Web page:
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FEATURE6 April 2020

The changing retail landscape

Automotive Covid-19 Features News Retail UK

Physical and online retail have been going through significant changes for a while, and now with the rapid closure of so many stores, retailers must boost their ecommerce. By Jane Bainbridge

Retailers were facing multiple challenges even before the vast majority of stores had to shut their doors with the onset of the coronavirus pandemic. These were explored in a recent webinar entitled the Impact of Blended Retail hosted by interactive agency network, Tribal Worldwide.

Alison Cardy, managing director of HMKM, the Interbrand group for retail experience design, said: "Things have changed fast in the past couple of years. Customers are interacting with retail brands in so many ways, the physical is just one of the touchpoints for consumers – brands are wrestling with the purpose of the physical space."

In what is now considered ‘mono-channel', with the blend of digital and physical, shoppers often don't know where they first encountered the brand. Which means that retailers must similarly make the multiple points of connection with their customers seamless, Cardy said.

Darren Savage, chief strategy officer of Tribal Worldwide said that as a strategist working with a brand, the first thing to understand is where is the brand now, how did it get there, and what is it’s view of the future?

"We frequently find a lot of disconnect and silo thinking in organisations. A critical starting point is a unified view of customer behaviour," said Savage. To achieve that he said they'd build a conceptual model involving a range of research techniques such as ethnography, accompanied shopping, semiotics, as well as business information.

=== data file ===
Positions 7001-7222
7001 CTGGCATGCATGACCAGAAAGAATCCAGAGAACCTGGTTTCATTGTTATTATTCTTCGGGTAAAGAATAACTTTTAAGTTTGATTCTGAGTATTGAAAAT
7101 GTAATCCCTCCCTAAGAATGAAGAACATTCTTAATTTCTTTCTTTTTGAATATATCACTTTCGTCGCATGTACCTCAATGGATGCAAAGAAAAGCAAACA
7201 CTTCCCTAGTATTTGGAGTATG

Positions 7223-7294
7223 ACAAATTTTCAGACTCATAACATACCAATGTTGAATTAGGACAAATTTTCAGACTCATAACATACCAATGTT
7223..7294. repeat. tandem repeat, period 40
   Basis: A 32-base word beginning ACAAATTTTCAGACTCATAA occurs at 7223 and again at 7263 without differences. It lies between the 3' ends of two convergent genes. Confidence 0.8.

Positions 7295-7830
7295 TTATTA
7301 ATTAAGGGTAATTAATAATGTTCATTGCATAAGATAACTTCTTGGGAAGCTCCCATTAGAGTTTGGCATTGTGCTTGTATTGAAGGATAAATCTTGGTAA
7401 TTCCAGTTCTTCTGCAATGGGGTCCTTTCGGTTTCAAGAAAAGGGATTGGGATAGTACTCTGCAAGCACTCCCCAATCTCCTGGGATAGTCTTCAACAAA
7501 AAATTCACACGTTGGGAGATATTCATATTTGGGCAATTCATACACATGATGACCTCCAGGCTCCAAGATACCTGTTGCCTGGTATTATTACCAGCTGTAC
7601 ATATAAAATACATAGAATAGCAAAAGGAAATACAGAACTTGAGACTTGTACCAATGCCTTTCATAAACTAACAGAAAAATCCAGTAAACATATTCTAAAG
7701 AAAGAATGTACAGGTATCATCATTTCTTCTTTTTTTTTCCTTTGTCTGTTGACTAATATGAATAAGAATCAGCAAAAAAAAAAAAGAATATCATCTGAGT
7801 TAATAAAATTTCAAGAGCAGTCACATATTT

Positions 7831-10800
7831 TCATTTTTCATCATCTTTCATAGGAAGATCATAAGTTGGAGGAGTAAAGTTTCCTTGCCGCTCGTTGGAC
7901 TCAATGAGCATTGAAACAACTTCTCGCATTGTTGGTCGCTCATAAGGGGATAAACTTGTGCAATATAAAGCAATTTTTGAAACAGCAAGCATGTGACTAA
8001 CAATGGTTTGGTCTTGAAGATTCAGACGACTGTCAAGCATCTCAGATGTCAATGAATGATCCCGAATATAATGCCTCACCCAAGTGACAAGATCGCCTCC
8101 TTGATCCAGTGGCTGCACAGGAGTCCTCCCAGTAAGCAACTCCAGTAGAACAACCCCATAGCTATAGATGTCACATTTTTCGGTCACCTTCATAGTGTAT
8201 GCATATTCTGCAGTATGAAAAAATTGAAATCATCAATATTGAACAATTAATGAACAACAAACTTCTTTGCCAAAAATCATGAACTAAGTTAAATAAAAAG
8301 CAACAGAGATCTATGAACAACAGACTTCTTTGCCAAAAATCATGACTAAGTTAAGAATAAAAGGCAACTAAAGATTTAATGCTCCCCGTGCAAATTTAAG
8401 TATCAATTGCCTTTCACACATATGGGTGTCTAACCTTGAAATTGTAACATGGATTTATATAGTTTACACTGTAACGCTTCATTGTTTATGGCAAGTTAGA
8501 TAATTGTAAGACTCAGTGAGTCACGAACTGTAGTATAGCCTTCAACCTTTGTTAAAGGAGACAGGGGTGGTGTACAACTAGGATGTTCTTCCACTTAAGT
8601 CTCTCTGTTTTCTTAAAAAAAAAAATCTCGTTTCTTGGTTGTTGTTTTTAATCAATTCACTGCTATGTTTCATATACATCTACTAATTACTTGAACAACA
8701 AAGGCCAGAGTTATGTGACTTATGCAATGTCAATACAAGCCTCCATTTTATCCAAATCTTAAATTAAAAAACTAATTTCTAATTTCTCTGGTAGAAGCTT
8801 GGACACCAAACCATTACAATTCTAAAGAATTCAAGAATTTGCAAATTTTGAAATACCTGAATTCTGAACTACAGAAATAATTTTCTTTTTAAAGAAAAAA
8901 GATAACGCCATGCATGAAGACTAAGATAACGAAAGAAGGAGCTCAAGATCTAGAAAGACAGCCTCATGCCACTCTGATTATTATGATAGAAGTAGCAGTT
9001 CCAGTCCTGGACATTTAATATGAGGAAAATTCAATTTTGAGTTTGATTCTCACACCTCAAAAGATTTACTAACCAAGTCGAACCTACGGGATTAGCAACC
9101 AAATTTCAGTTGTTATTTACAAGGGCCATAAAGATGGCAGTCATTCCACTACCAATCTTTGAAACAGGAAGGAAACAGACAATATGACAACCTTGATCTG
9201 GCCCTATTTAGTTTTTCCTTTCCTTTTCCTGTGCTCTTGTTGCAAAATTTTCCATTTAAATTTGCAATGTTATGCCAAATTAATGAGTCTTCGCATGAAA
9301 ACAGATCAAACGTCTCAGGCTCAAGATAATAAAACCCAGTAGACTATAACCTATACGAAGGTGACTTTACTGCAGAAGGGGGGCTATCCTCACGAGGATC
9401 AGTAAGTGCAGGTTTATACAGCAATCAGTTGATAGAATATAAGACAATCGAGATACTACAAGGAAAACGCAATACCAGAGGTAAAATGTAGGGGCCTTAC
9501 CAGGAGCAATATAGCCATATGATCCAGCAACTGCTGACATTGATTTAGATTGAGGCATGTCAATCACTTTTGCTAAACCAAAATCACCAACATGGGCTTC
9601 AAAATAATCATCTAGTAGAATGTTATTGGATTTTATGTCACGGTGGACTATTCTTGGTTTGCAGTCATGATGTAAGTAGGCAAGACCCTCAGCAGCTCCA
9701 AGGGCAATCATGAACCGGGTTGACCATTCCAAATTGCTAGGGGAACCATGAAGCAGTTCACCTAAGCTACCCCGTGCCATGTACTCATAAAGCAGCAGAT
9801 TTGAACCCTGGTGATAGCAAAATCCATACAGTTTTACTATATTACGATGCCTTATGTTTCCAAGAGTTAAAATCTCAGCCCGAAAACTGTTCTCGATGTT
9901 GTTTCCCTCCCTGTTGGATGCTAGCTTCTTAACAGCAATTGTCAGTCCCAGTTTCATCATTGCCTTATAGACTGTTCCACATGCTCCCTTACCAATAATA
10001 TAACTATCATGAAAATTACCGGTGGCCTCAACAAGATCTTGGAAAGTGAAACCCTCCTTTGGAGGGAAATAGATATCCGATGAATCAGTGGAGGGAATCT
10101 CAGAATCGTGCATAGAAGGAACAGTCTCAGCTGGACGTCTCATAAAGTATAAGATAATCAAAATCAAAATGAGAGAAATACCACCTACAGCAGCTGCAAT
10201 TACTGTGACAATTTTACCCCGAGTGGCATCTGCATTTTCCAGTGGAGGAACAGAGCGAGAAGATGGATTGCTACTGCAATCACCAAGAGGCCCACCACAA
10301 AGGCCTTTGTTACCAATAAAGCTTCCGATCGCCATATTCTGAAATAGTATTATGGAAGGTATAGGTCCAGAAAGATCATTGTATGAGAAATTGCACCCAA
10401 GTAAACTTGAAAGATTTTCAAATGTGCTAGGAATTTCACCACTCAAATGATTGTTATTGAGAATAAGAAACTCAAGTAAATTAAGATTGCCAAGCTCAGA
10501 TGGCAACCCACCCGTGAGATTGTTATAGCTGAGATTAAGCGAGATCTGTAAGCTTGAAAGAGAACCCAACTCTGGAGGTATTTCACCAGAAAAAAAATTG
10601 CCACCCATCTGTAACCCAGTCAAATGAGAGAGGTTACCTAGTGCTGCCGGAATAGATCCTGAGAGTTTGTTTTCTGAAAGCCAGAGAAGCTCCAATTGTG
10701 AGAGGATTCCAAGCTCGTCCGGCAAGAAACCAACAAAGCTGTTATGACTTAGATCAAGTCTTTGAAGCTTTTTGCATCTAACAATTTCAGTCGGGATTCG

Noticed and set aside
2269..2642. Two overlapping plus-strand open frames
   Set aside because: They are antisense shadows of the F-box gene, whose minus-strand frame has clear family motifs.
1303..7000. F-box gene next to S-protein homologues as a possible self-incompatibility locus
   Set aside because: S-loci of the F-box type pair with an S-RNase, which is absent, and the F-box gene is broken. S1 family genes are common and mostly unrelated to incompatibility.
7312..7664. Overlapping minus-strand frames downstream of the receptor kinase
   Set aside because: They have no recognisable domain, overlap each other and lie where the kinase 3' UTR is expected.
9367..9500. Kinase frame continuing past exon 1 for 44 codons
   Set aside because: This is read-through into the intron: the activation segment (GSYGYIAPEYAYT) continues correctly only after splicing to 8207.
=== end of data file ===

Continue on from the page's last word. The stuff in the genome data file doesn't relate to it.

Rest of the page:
Once that has been done, they can do predictions, looking at what would happen if investment is made in different projects.

For retails there’s a fundamental question to be asked according to Cardy: "What’s the purpose of the store? It’s the point where you can create a strong relationship with your customer; trying to give an experience that builds from online but also something more human. What makes the physical space unique? What is the relationship you want in that physical space?"

When defining  the role for the retail environment, Savage said brands must look at the interplay of the best roles and recognise what the consumer has done before going into the store – primarily through mobile – and what comes afterwards.

He cited how VW has worked in this area with potential buyers able to configure a car online before they go into the dealership. Once with the dealer, the salesperson will then have all that detail and can see exactly what the person is interested in. When they leave they are given a digital brochure – "It wires together three modes" said Savage.

And now all brands and retailers are dealing with not only how to survive through the Covid-19 crisis, but also understand how behaviours may change in the long run.

Cardy said: "None of us have been through this before – it’s unique and it’s global. We can look and borrow from across the world. It will be a complete reset of the retail landscape."

She thinks those brands who have been seen to behave well through the pandemic will be prioritised by consumers. "I think online sales will pick up – we'll do more remote shopping and the point of connection will change."

But she also cautioned that after this, some areas would have to really look at what they do. "With something like a beauty hall, it’s all about vibrancy, fun, connection and makeovers – close up and touching. What is the future of the beauty hall in the post Covid-19 era?"

Savage added: "This isn't a flash in the pan but more of a medium-term situation so the transition period will be hugely important. Lots of organisations looking to ecommerce have now been shoved over the digital line whether they like it or not. Most change is stopped by people not technology – you now have the opportunity and necessity to find alternative ways to buy your products."

Cardy said it was important to see the opportunity: "Never let a crisis go to waste – think and disrupt to find new ways of delivering for our customers."

And for Savage, it’s all about looking at how people have adapted and how that might be used, going forward, for physical retail spaces.

"Look at any new or emergent behaviours that people show online. Then look at how those new behaviours lead to different expectations that might transfer to the physical experience. New behaviours lead to new expectations of how a brand behaves. The strategic challenge is how do you creatively translate those experiences into the physical space," he said.